During the 1970s, Mexican-American youth who were a part of the Brown Berets were learning what it meant to be Mexican-American and wanted to form an identity on their own terms. They knew that they had pride in being Mexican-American and Mexican and wanted to showcase to others, including their parents and older generations in their families, that they were not afraid to embrace that part of their identity. Using the term “Chicano” was one way in which Mexican-American youth demonstrated to others the power they felt in being Mexican-American.

 

MATERIALS:

PBS documentary: https://www.youtube.com/watch?v=NL4rQHKza9Y

 

ACTIVITIES: Activities planned throughout four days; each day’s activities planned for 55 minutes.

 

DAY 1

  1. Students will be introduced to the topic with the preface that this section will cover material that is not traditionally taught during Civil Rights sections.
  2. Students will then be asked to write down on a sheet of paper what if anything, they know about the Chicano movement (10 minutes)
  3. Students will discuss with each other what they have written down and then share each other’s thoughts with the class (5 minutes and 5 minutes)
  4. Students will then be shown the first half PBS documentary (25 minutes)
  5. Students will then be asked to write down their thoughts on the documentary thus far (5 minutes)
  6. To end class, students will be asked to share their thoughts with the class (5 minutes)

 

DAY 2

  1. Class will begin by watching the second half of the documentary (25 minutes)
  2. Students will be asked to read the Brown Berets, “Ten Point Program” (10 minutes)
  3. Students will be asked to reflect on the “Ten Point Program” and how it relates with the documentary.

 

DAY 3:

  1. Class will begin by having students read the primary source (15 minutes)
  2. Students will share their thoughts with the person next to them and then share with the class (10 minutes)
  3. Teacher will then incorporate the primary source, the “Ten Point Program,” and the documentary to give a short lecture (30 minutes) on the Brown Berets and discuss the following:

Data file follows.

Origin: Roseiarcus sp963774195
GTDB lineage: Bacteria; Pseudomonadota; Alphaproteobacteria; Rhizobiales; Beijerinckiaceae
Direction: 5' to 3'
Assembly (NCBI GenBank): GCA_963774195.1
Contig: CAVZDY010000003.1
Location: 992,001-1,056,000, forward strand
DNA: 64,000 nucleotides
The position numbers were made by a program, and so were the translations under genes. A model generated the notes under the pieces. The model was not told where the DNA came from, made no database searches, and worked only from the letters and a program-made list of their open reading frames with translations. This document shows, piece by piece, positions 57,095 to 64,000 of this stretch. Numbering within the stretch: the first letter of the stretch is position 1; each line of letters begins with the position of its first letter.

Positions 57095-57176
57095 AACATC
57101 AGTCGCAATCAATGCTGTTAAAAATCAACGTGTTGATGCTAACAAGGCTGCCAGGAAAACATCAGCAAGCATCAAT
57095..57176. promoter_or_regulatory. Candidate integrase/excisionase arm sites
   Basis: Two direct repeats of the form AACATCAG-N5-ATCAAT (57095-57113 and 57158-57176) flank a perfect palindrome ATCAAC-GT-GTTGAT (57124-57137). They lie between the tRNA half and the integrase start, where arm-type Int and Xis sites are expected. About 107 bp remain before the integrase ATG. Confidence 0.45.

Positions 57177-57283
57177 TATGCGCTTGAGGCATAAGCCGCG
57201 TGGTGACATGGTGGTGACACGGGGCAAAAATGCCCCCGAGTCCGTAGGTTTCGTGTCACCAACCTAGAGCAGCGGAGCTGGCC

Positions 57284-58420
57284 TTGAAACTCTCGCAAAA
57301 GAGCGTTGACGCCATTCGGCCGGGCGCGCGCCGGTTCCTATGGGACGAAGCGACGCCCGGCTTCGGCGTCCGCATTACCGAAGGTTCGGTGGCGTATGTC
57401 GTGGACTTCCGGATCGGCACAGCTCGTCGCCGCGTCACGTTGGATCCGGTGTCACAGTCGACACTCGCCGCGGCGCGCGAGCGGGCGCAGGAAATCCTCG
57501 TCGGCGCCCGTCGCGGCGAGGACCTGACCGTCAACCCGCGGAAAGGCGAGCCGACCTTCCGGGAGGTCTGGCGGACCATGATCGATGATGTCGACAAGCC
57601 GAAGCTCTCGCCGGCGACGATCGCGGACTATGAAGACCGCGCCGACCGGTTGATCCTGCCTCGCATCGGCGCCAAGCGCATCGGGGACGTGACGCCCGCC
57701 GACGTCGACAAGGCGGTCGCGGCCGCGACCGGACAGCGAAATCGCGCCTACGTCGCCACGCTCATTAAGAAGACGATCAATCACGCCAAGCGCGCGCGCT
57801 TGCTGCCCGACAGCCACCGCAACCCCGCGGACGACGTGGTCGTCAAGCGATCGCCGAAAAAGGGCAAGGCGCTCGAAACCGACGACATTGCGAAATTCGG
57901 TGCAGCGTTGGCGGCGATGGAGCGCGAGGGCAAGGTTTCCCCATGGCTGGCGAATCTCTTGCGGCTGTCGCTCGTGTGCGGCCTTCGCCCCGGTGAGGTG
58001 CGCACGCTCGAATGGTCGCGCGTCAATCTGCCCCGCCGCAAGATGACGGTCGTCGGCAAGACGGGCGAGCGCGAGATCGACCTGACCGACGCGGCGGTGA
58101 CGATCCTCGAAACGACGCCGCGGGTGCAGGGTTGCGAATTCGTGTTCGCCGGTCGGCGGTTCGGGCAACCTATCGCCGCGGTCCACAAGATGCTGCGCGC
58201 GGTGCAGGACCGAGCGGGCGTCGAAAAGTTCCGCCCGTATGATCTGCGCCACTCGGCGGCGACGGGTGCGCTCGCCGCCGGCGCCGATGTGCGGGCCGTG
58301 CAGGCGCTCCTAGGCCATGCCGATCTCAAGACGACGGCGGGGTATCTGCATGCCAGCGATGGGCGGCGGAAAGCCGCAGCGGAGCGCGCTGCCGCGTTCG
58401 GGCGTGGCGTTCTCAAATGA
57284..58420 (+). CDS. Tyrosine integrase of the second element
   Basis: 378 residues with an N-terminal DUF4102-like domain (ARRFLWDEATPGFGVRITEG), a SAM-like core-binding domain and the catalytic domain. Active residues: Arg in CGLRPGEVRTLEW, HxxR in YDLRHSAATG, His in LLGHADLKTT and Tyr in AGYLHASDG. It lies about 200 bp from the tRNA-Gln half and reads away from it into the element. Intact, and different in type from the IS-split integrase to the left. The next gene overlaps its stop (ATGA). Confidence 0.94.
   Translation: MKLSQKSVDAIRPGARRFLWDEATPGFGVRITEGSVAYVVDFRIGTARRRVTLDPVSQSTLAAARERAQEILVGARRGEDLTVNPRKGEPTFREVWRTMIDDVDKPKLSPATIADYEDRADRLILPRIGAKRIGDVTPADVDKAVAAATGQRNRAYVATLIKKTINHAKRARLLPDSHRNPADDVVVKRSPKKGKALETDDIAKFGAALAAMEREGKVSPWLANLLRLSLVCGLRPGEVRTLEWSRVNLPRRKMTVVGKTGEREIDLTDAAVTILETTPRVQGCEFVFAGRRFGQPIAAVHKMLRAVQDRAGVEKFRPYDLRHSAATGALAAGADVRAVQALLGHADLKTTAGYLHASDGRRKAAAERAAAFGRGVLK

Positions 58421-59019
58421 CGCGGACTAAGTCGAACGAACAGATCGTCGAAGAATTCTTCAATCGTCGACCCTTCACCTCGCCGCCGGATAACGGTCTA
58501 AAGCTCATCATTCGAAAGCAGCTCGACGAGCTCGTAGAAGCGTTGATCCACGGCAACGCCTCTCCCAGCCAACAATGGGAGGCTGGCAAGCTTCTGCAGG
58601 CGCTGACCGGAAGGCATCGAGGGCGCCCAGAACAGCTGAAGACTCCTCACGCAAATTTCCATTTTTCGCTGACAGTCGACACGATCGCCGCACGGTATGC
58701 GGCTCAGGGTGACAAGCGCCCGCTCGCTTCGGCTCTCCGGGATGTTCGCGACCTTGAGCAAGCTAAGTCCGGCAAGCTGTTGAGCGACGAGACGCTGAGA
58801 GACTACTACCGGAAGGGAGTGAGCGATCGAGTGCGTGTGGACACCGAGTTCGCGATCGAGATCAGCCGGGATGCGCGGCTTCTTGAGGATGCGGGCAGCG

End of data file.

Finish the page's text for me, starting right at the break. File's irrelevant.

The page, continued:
1. the importance of education not only for the Brown Berets but for the upcoming generations
    2. the importance of creating spaces, such as the cafe, in order to create community.
    3. the Brown Beret’s pride in being Mexican-American and the meaning of the word Chicano and the political connotation it carries to this day
    4. the contribution of the Brown Berets during the walk outs and how they
    5. the Brown Berets belief in engaging in physical altercations when needed
  4. To end class, students will be asked to write down their thoughts to share with the class (if they wish) the following day.

 

DAY 4

  1. Students will be asked to reflect on how all three sources of information: the documentary, the secondary source discussing the “Ten Point Program,” and the primary source come together to tell some of the Brown Berets story. (5 minutes)
  2. Students will then be asked to add on to their reflections and write down how the actions of the Brown Berets and those involved in the Chicano Movement have impacted their education. (5 minutes)
  3. Students will then be asked to share their thoughts with the class as well as any final thoughts and next steps (if any) to continue discussion on the Brown Berets and the Chicano Movement outside of the classroom. (40 minutes)
  4. Teacher will encourage students to keep their reflections and add onto them whenever they wish to.

 

ADDITIONAL SOURCES:

 

Blackwell, Maylei. Chicana power!: contested histories of feminism in the Chicano movement. Austin, TX: University of Texas Press, 2011.

Chávez, Ernesto. !Mi Raza Primero! (My People First!). University of California Press, 2002.

Correa, Jennifer G. “The targeting of the East Los Angeles Brown Berets by a racial patriarchal capitalist state: Merging intersectionality and social movement research.” Critical Sociology 37, no. 1 (2011): 83-101.

Salazar, Ruben. “Brown Berets Hail ‘La Raza’ and Scorn the Establishment.” Los Angeles Times (1923-Current File), Jun 16, 1969. http://search.proquest.com/docview/156241141?accountid=10141.